The day I moved into my apartment in Tarragona, I cleaned my room, unpacked some of my things, and settled into my new home for the year. I created a space that was mine; I was to inhabit this place, these bare walls and windows made colorful by me. I was to think in it, dance, create, and pray. It was a special place--one which reflects its inhabitant. Only after creating my this space which reflected me and made me comfortable to call my own, was I ready to go out and explore the new city, walk on novel streets, and attach a part of myself to this new place. The first thing I learned was that there was going to be a huge city festival, Santa Tecla, and that I moved just in time.
Santa Tecla, Tarragona’s principal festival, is the pride and joy of its people. Like my room, the festival reflects the spirit of the city. It celebrates the lively spirit of the townspeople, and carries the celebrations deep into the Spanish nights. Lasting over a week long, with activities for kids during the day, concerts, castelles (human towers), dances, and parades, the town doesn’t put any limits on the celebrations of Santa Tecla. I was lucky to attend several events of the festival, including the parade in front of the cathedral, the castelles, and several concerts. Although my exhausting teacher/basketball-filled week didn’t allow me to stay out as long as the average Juan, I was able to capture and understand a little more the spirit which molds and upholds the festival.
On the first day of the festival, the town initiated the celebration with a series of castelle constructions. Els Castells, as they call it in Catalan, are towers made up of people standing on each others’ shoulders. The construction of this tower is one of unifying effort. The people at the base of the tower all squish together. Those on the outside push up against the people in the center. The very last people who form the circle extend their hands on the others’ backs and push as hard as they can. This base is essentially a big blob of people, pushing and sweating towards the center. In the innermost circle, depending on the style of the tower (some can be 8 levels x 4 people per level, others 6x7, and still others), the second layer stands up on the shoulders of the first. This stage is considered the beginning. If the tower falls during this time, it doesn’t reflect the tower as a whole, and the team tries to form the base anew. Once the second layer stands still for a few minutes, and the team is ready for the big show, the rest of the construction follows quite quickly. People from the outside climb over the base of people and quickly climb up the human towers, forming a new layer. Each person in a layer stands on the shoulders of the layer beneath him, and grabs onto the shoulders of his neighbor in his level. Once most of the levels are formed, two children climb up the tower. The first child who gets to the top spreads his arms and legs across the two people in the level horizontally, and the second child climbs over the first, raises his hand, and passed over to the other side, continuing his journey down on the other side of the tower. Once the child raises his hand, the crowd cheers, and watches as the tower quickly dissolves back to the base. When the tower diminishes into two layers again, the crowd cheers on the completion of the tower, and the glob again becomes individuals, walking through the crowd.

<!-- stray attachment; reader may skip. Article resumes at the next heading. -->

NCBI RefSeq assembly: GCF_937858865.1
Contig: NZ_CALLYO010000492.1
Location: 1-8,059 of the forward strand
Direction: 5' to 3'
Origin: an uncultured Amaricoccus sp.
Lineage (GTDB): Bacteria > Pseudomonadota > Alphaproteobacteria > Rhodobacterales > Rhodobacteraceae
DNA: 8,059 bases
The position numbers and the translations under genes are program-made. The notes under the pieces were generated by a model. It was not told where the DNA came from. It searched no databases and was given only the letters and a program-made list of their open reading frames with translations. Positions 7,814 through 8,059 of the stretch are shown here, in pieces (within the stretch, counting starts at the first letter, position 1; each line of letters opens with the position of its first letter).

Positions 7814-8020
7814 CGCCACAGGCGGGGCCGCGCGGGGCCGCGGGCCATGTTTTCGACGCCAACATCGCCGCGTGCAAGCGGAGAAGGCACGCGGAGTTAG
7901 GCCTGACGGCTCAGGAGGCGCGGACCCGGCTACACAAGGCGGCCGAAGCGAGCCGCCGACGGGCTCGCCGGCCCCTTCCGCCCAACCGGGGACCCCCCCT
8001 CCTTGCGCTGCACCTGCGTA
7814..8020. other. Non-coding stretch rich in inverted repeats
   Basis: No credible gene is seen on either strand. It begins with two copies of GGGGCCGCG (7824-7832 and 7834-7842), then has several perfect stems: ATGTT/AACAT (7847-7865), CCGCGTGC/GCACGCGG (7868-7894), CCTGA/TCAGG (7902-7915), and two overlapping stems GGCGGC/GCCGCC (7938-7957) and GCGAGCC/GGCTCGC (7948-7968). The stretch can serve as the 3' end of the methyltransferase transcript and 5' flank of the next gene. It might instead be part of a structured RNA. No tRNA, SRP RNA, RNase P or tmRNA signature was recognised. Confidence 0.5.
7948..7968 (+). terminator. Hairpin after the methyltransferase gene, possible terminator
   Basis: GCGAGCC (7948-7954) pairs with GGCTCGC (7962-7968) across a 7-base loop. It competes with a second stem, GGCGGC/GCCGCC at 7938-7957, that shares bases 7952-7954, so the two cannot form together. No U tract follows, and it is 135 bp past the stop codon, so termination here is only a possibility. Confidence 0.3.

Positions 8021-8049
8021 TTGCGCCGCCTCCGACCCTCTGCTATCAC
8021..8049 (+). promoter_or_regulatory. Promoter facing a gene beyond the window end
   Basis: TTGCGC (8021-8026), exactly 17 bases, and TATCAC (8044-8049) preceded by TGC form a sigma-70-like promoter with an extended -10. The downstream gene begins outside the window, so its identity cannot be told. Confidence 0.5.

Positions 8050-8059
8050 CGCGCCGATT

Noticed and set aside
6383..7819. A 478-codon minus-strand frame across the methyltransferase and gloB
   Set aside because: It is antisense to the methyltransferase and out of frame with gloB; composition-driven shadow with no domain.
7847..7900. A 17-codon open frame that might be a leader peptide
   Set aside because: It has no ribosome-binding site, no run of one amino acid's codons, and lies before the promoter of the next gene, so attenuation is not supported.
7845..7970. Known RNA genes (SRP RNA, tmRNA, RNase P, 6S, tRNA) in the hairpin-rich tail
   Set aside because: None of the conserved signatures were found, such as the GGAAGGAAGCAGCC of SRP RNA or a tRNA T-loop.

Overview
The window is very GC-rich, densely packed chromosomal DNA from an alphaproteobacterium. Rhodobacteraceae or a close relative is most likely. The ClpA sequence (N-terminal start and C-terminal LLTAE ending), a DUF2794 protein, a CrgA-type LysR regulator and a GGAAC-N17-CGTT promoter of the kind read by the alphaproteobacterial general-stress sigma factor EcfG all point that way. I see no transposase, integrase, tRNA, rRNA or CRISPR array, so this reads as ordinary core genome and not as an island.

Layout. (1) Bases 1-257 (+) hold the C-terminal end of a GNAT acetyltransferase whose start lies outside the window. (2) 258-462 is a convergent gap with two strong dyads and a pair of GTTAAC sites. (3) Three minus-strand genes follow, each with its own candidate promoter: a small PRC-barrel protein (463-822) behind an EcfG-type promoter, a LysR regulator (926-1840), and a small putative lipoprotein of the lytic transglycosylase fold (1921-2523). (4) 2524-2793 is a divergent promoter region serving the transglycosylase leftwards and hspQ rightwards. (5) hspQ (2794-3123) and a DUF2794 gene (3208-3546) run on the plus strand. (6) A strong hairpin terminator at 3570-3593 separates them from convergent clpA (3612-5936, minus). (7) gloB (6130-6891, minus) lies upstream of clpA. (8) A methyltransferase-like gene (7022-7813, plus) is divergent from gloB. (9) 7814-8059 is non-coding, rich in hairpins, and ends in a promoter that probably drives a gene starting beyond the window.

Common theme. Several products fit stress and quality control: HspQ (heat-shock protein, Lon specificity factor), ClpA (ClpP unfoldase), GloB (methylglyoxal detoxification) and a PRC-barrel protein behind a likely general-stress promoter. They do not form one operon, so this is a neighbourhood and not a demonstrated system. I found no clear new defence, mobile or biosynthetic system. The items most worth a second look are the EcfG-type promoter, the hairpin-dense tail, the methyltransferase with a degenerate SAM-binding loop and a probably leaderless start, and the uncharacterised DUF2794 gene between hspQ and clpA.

The work and risk Catalans pour into els castells reflect their pride in the Tarragona traditions. They are willing to risk safety just so they can create a visual spectacle for their city. They are willing to let their young children climb great heights, and contribute to the overall celebrations around the town. But, much like some American sports which are dangerous, like American Football, performing castells creates an event which unifies the people behind one thing. Castells aren’t the only unifying event of the week.